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Bhai Boolchand-the Indian who launched trade with Ghana

The first Indian to arrive in the Gold Coast (Ghana's colonial name) in 1890 , Bhai Boolchand launched trade in India with Ghana

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Ghanian flag, Bhai Boolchand launched trade in India with Ghana.
Ghanian flag, Bhai Boolchand launched trade in India with Ghana. pixelbay
  • Bhai Boolchand, the anonymous Indian, is credited with starting trade between Ghana and India
  • The year was 1890.

Not much is known about him, but it has now emerged that trade relations between Ghana and Indiawere started by Bhai Boolchand, the first Indian to arrive in the Gold Coast — Ghana’s colonial name — in 1890. That’s some 67 years before the British colonial government granted the country independence, research by the Indian Association of Ghana has found.

“As far as our records show, Bhai Boolchand (of the Bhaiband Sindhworki trading community), landed on the shores of the Gold Coast in western Africa in 1890. Nearly twenty years later, in 1919, the first Sindhi company was established by two brothers — Tarachand Jasoomal Daswani and Metharam Jasoomal Daswani,” the Indian Association said.

The duo opened a store — Metharam Jassomal Brothers — in the then capital city of Cape Coast in 1919.

“Their business flourished and branches were opened in Accra and Kumasi. A few years later, the two brothers separated and whilst Bhai Metharam Jasoomal continued the business as Metharam Brothers, Tarachand Jasoomal operated his business as Bombay Bazaar. These were the first two Indian companies that were established in the Gold Coast,” the Association said.

Boolchand’s arrival, therefore, pre-dates the historical links between the two countries that were always thought to have started between Ghana’s first President, Kwame Nkruman, and India’s first Prime Minister Jawaharlal Nehru. Boolchand can thus be described as the one who paved the way for the arrival of other members of the Sindhi community, initially as traders and shopkeepers.

The Indian Association said more of this group arrived in the 1950s and 1960s, with a few venturing into manufacturing industries such as garments, plastics, textiles, insecticides, electronics, pharmaceuticals and optical goods.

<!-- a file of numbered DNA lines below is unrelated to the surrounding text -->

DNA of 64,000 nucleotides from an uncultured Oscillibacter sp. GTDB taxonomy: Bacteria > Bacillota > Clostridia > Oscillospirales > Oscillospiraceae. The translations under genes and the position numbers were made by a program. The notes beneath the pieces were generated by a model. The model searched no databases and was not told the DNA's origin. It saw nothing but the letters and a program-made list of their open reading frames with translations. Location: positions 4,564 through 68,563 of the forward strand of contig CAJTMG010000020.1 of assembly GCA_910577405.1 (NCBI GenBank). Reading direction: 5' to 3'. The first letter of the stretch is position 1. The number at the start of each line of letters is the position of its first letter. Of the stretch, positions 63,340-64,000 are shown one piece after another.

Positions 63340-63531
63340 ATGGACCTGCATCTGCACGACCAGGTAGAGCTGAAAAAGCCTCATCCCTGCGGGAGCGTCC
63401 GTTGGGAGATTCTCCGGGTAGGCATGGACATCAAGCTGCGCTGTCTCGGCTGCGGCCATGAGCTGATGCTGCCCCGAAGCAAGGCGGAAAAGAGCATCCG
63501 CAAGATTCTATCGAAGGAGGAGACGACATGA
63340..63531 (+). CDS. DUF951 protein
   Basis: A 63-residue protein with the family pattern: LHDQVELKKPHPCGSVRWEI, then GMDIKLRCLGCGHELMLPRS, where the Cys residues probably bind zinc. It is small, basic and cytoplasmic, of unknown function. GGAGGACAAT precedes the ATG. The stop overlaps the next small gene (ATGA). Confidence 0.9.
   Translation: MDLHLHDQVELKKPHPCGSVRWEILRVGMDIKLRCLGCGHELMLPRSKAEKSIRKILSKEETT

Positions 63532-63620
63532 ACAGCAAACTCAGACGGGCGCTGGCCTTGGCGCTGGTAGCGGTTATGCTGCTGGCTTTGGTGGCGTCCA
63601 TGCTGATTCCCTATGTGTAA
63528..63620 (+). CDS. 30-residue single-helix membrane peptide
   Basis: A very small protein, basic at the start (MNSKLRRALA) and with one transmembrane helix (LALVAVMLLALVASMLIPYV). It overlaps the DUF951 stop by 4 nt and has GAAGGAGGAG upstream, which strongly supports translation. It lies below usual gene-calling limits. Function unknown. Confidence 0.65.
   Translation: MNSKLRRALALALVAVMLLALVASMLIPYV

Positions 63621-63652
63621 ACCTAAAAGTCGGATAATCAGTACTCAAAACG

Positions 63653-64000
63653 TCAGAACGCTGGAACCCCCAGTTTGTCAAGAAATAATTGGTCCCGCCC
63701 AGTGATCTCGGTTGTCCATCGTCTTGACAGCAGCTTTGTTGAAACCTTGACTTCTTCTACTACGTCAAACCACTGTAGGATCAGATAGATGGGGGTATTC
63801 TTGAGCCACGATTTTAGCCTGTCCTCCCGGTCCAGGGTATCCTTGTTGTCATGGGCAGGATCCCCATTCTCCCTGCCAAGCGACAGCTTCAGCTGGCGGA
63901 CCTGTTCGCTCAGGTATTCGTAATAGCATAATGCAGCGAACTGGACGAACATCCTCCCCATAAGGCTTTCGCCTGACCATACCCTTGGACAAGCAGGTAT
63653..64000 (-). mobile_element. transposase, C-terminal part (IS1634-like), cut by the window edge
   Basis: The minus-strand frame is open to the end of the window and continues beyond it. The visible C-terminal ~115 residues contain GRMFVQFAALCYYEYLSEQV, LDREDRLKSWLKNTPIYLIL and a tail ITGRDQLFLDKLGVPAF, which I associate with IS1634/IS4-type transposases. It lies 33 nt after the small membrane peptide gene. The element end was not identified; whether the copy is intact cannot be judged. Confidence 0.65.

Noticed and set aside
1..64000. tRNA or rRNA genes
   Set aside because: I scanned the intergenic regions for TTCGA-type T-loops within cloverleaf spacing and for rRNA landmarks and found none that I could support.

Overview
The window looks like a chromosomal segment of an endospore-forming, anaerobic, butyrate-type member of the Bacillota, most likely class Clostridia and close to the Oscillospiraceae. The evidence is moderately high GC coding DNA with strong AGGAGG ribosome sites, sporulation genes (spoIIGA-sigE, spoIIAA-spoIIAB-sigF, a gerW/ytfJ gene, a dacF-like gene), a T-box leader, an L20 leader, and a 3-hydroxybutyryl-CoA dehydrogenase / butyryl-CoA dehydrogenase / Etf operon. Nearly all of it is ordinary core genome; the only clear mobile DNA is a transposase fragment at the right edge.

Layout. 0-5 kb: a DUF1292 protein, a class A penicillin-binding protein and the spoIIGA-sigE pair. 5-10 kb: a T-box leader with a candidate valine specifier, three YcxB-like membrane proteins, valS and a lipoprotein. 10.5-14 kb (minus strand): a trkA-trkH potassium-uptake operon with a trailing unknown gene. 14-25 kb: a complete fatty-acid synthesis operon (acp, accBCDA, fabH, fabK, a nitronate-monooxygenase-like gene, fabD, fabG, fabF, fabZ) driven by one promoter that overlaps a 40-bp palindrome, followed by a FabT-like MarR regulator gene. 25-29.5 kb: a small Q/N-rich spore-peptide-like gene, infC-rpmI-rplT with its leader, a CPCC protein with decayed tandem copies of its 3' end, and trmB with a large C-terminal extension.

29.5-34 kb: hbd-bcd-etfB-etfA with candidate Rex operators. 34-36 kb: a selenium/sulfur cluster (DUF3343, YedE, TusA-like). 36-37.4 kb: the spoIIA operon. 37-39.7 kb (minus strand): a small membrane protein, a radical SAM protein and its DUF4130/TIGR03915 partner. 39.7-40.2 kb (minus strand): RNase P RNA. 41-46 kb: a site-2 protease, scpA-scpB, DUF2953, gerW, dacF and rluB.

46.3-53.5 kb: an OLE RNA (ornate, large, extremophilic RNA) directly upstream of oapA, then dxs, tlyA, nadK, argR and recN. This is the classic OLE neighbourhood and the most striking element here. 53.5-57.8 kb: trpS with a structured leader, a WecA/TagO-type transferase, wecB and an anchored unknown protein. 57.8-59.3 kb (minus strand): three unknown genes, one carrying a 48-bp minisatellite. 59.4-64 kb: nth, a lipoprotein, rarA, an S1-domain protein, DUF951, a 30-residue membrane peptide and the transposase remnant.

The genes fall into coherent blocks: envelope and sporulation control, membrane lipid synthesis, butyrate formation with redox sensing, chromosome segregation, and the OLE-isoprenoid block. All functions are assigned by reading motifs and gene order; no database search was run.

The Association said two more Indian firms were established under the names of Lilaram Thanwardas and Mahtani Brothers in the 1920s. This trend continued in the 1930s and 1940s with the creation of several more Indian companies like T. Chandirams, Punjabi Brothers, Wassiamal Brothers, Hariram Brothers, K. Chellaram & Sons, G. Motiram, D.P. Motwani, G. Dayaram, V. Lokumal, and Glamour Stores.

Glamour Stores, which was stared by Ramchand Khubchandani who arrived in Ghana in 1929, has grown — after changing its name to Melcom Group — to become the largest retailing business in the country. The Melcom Group, headed by Ramchand’s son Bhagwan Khubchandani, is now in its 60th year and about 40 stores all over the country.

Ramchand and his brother later went into garment manufacturing in 1955 and once employed over 1,200 Ghanaians. They later opened the first Indian restaurant, Maharaja, in Ghana. Bhagwan followed in his father’s footsteps and in 1989 established the Melcom Group with his sons-in-law, Mahesh Melwani and Ramesh Sadhwani.

Another Indian-owned company that has survived through the years is the Mohanani Group, which is currently in its 51st year. At the first-ever Ghana Expatriate Business Awards, the Ministry of Trade and Industries recognised the work of one of the thriving Indian-owned B5 Plus Steel Company and awarded it the Best Expatriate Company in the metal and steel category.

As these companies brought in new expatriate staff, some left their employers to venture out on their own — resulting in more companies opening up.

“After 1947, the Gold Coast attracted the attention of some Indian multinational companies, and big names like Chanrai, Bhojsons, K.A.J. Chotirmal, Dalamals and A.D. Gulab opened branches in Ghana,” the Association said.

“The employment of Ghanaians by these founding companies also helped to lessen the burden of unemployment in the country. This amply demonstrates the level of commitment India has in the developmental agenda of Ghana,” it said.

Indians are not only investing in the manufacturing and commercial sectors of the country; they are also investing in the financial sector. Bank of Baroda, one of India’s biggest and most reputable banks, recently established a branch in Ghana and hopefully it will expand its operations in other parts of the country very soon. (IANS)

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Beatles, Apple, Facebook knew India more than Indians

Famous non-Indian celebrities know more about India and its past

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The Beatles once visited India to know more bout its past and culture.
The Beatles once visited India to know more bout its past and culture. Wikipedia

-By Salil Gewali